We hope you’ll help keep the momentum going as we support many states working to pass this legislation into 2015.  Several states have already had success in securing funding for CPR training in schools, but now need to push for the legislature to pass the graduation requirement and in Illinois, the Governor recently signed legislation that requires schools to offer CPR & AED training to students. 

Bystander CPR can double or triple survival rates when given right away and with 424,000 people suffering out-of-hospital sudden cardiac arrest (SCA) each year, this law is critical to helping save lives.  Thank you for being part of our movement to train the next generation of life-savers!


PS- Inspired to be CPR smart too?  Take 60 seconds to learn how to save a life with Hands-Only CPR.

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Is Your School HEART Safe?

The Michigan Department of Community Health, the Michigan Department  of Education, the Michigan Alliance for Prevention of Sudden Cardiac Death of the Young and the American Heart Association recently awarded 40 Michigan schools with a three-year MI HEARTSafe School designation which recognizes schools that are prepared to respond to cardiac emergencies.  In addition to receiving a designation, being a MIHEART Safe School also brings the school into compliance with a new Michigan law P.A. 12 of 2014 that requires schools (grades kindergarten to 12) to have a cardiac emergency response plan in place by July 1, 2014. 

Sudden cardiac death of the young (SCDY) occurs when a young, apparently healthy person dies suddenly from a cardiac arrest or an unknown cause.  More than 300 Michigan children and young adults between the ages of 1-39 die annually from SCDY.  The MI HEARTSafe School Award Program was created to support school communities' efforts to prevent SCDY by screening athletes for inherited sudden cardiac arrest syndromes and increasing awareness of how to recognize the signs of a sudden cardiac arrest and respond quickly.  In order for a school to receive an MI HEARTSafe designation, it must perform at least one cardiac emergency response drill per year; have a written medical emergency response plan and team; have current CPR/AED certification of at least 10 percent of staff; have accessible, properly maintained and inspected AEDs with signs identifying their location; and ensure pre-participation sports screening of all student athletes.

A complete listing of the 40 schools awarded  MIHEART Safe School designations can be found in the MDCH Press Release  To learn more about the MIHEART Safe School program visit www.migrc.org/miheartsafe

 

 

 

 

 

 

 

 

 

 

(From left to right:  Kyle Guerrant, Assistant Superintendent of Schools, a representative accepting the award on behalf of Kent Vocational School, and Jim Haveman, Director, Michigan Department of Community Health).

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Share Your Story: Kristin VanSingel

Kristin VanSingel Michigan

My name is Kristin VanSingel, and I am a heart survivor.  I was born on July 23, 1982 with critical aortic stenosis.  At one day old I had my first open heart surgery (valvotomy) at the University of Michigan Hospital in Ann Arbor.  I was in the ICU for six weeks on a ventilator and then hospitalized on and off for the first year of my life.  I was never able to suck on a bottle because my cardiac output was insufficient.  I was fed through an NG tube until I was 18 months old and weighed 13 pounds.  During my first few years of life, I was given medicines round the clock.  At 18 months old I had my second open heart surgery.  The surgeons inserted a conduit with a pig’s valve inside.  It was then that I was able to start eating and gaining weight.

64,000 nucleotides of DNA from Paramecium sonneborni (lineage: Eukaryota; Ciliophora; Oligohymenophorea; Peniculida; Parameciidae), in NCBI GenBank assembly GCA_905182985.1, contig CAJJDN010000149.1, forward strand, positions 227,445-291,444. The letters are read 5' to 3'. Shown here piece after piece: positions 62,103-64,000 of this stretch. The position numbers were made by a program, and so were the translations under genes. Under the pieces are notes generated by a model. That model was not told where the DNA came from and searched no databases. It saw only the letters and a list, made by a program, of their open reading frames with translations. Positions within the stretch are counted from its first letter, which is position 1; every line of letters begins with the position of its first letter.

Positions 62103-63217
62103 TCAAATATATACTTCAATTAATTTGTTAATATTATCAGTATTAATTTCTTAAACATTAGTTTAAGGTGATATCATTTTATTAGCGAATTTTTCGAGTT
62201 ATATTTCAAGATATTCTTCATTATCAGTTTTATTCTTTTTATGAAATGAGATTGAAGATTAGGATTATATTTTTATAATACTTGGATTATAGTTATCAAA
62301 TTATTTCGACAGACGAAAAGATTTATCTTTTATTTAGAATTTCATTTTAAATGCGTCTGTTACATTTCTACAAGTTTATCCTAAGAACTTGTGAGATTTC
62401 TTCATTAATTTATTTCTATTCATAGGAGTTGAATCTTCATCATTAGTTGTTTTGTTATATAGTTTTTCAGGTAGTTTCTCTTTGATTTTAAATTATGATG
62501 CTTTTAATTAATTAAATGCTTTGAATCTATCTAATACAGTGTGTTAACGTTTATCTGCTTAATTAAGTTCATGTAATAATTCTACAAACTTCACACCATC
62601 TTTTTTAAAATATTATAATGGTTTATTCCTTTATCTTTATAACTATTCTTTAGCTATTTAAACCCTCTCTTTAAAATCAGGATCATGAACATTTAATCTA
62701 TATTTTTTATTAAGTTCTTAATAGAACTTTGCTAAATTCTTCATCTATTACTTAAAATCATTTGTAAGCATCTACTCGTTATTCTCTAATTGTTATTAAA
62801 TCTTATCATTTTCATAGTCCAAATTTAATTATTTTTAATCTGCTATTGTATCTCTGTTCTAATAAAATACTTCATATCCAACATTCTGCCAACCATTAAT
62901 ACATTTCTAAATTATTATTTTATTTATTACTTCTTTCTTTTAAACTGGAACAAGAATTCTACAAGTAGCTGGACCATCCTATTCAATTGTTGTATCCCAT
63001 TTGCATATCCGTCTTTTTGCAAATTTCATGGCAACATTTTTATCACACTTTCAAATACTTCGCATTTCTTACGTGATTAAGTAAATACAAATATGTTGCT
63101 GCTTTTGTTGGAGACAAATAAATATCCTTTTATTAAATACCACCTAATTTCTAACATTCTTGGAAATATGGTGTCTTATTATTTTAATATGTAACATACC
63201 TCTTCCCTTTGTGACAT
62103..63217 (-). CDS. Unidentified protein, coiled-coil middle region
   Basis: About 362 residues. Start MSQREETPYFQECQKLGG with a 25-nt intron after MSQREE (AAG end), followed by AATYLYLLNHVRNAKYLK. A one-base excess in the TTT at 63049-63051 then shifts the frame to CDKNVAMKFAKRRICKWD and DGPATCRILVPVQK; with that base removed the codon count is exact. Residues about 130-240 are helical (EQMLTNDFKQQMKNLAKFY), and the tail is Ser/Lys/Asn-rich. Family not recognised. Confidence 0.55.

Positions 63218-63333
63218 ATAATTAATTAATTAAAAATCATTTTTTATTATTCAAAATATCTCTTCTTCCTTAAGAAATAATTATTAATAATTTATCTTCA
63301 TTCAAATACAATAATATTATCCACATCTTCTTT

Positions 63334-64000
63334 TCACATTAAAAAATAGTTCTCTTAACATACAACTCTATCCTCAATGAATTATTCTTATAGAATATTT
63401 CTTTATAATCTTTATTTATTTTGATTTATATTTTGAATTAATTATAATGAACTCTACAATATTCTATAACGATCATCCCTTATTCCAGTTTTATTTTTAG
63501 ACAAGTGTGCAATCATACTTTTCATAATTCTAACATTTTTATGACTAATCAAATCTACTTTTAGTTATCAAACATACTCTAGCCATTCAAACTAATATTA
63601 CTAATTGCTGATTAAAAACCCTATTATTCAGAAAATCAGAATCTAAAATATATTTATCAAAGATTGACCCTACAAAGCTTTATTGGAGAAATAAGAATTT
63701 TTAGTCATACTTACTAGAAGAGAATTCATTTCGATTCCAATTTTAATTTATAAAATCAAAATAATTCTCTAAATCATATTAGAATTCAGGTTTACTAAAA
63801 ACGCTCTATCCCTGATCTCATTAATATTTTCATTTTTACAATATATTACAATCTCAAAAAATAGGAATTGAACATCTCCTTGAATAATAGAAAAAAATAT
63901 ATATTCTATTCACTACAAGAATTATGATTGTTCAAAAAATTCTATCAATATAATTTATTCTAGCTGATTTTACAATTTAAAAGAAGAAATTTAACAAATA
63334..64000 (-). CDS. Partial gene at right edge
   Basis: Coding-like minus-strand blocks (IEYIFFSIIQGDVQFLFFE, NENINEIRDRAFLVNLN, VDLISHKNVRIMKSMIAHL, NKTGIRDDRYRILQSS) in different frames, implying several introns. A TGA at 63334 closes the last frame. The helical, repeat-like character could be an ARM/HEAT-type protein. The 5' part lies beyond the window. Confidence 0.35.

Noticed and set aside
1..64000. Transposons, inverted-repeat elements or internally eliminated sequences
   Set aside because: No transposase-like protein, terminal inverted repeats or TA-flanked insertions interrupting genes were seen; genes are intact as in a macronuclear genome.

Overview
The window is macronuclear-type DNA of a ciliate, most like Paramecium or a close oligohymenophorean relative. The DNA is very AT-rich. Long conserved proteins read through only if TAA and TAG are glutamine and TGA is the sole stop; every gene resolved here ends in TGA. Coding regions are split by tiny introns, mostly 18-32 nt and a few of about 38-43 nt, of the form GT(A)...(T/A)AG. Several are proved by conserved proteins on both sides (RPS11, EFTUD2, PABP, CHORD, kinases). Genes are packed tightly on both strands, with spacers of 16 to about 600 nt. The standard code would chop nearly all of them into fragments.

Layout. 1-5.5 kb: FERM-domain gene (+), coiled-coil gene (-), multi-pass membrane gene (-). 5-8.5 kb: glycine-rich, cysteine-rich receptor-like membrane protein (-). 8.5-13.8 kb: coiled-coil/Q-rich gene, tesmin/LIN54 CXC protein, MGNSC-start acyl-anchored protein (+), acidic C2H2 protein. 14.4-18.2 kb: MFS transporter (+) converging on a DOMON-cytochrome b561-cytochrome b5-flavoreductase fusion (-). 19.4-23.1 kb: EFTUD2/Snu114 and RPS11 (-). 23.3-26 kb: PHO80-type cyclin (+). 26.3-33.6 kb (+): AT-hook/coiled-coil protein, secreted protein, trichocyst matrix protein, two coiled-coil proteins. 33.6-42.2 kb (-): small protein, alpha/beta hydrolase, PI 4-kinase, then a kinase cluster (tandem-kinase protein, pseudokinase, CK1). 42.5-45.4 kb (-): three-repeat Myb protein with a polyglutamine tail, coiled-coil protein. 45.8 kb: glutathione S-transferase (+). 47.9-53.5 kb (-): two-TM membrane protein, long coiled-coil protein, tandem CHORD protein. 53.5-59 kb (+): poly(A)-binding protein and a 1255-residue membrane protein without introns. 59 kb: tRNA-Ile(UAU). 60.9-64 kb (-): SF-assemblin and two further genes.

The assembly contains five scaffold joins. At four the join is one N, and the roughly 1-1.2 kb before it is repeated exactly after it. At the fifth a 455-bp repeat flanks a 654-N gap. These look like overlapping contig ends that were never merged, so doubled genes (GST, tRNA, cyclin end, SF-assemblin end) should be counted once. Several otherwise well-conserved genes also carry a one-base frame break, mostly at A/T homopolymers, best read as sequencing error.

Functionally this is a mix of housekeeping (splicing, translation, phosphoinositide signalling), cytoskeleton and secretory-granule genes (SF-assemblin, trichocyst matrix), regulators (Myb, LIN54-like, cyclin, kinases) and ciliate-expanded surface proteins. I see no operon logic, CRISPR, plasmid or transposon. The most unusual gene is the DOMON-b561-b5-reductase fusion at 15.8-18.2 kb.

When I was in the 6th grade, they replaced this conduit.  They removed the conduit and replaced my native aortic valve with my native pulmonary valve and then replaced the native pulmonary valve with a donor valve.  In other words, my pulmonary valve became my aortic valve and I now have a donor pulmonary valve.

Even though I did suffer anoxia at birth and the doctors thought that I might have learning difficulties, they were fortunately proven wrong.  I graduated from high school as a member of the National Honor Society and graduated with a Bachelor’s Degree from the University of Michigan Dearborn.

To date I am doing well from a cardiac standpoint.  I see my cardiologist, Dr. MacDonald D ick, twice a year for check-ups and have been put on different types of holter monitors to keep an eye on palpitations that I have been having for the past seven years.  I see a pediatric cardiologist since my heart problem is congenital.  I can pretty much say I am one of the oldest patients in the department.

Living with a congenital heart problem has definitely made me appreciate life – knowing that when I was born they did not expect me to survive.  Technology today is so advanced and continues to advance each and every day.  I hope to be an example that parents of children who also have severe congenital heart problems can look to for hope.  I hope to be someone that young adults, especially girls, can look up to and learn to live with their heart problems.  They should be proud of their bodies and show their “zipper scars” without feeling embarrassed as if it were something that they should be ashamed of.  I also hope to be an example of living a healthy lifestyle for others with heart disease.  Everyone deserves to look and feel beautiful.  I truly feel that beauty comes from within and my scars are what make me stand out amongst others.  I have learned to live with my heart condition and carry on my life to the fullest within my restrictions.  I believe that God doesn’t give you anymore than you can handle.